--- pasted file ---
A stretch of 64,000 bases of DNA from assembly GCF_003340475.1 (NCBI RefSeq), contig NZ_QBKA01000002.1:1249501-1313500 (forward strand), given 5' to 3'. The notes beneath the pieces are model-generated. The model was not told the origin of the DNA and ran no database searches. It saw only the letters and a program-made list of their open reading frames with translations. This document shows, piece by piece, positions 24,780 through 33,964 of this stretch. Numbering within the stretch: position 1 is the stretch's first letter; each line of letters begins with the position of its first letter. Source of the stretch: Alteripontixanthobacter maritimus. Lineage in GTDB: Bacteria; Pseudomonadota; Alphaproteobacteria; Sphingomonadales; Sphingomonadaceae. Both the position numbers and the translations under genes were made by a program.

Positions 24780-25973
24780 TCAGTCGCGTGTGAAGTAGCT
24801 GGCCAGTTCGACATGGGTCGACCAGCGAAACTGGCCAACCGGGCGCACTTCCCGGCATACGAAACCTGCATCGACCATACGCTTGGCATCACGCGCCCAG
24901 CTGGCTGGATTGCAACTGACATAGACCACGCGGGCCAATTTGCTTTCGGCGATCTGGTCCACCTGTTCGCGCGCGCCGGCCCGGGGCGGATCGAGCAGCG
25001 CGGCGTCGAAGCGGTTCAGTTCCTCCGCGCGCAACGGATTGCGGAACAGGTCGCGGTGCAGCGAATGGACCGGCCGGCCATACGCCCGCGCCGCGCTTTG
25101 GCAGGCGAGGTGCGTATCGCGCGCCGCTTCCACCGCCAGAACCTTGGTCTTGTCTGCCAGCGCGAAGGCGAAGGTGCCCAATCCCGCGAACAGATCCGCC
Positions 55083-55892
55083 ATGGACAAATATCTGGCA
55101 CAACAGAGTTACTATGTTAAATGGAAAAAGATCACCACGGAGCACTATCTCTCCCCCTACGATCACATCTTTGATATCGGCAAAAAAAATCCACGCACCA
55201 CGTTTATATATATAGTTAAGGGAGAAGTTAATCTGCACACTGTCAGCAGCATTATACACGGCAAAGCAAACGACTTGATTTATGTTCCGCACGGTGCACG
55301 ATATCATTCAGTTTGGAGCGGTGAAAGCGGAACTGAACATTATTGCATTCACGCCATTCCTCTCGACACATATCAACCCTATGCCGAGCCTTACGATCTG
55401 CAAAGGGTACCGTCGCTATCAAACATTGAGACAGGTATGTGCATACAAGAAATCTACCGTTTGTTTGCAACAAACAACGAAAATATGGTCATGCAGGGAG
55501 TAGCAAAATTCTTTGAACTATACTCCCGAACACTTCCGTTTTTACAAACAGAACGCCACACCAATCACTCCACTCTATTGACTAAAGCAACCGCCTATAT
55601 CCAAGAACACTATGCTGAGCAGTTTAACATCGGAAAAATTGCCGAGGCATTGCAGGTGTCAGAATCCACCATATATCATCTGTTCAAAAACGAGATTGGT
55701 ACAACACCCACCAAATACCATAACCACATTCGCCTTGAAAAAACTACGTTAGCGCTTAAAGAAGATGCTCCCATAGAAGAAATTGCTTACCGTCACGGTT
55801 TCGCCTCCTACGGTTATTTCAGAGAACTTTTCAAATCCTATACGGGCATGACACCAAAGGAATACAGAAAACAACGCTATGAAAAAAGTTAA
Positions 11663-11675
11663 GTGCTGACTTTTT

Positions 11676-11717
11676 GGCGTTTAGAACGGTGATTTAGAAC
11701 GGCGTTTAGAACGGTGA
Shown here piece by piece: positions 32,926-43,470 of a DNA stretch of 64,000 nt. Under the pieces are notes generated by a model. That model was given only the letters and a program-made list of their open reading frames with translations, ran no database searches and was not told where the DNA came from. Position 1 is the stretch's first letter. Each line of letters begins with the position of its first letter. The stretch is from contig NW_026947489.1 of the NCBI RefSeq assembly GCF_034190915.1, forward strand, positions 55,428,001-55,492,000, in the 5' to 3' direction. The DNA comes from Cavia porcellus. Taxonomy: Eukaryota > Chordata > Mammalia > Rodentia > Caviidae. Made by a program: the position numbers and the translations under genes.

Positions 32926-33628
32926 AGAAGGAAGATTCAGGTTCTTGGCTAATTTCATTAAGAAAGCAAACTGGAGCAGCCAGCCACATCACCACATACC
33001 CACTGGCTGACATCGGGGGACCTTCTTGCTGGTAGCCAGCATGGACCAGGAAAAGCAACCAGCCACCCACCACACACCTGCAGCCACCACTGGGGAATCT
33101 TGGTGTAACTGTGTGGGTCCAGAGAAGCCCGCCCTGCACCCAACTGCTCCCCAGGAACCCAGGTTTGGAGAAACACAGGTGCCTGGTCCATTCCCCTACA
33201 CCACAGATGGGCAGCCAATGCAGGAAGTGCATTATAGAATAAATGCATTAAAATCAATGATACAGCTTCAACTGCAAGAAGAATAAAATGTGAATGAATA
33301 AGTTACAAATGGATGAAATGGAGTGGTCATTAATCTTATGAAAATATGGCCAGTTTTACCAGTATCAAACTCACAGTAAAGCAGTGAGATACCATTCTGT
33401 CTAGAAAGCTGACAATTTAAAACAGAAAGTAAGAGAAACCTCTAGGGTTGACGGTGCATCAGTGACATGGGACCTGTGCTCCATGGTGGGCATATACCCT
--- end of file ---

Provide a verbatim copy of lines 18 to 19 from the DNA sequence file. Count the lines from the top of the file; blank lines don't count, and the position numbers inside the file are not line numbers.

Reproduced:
Positions 11663-11675
11663 GTGCTGACTTTTT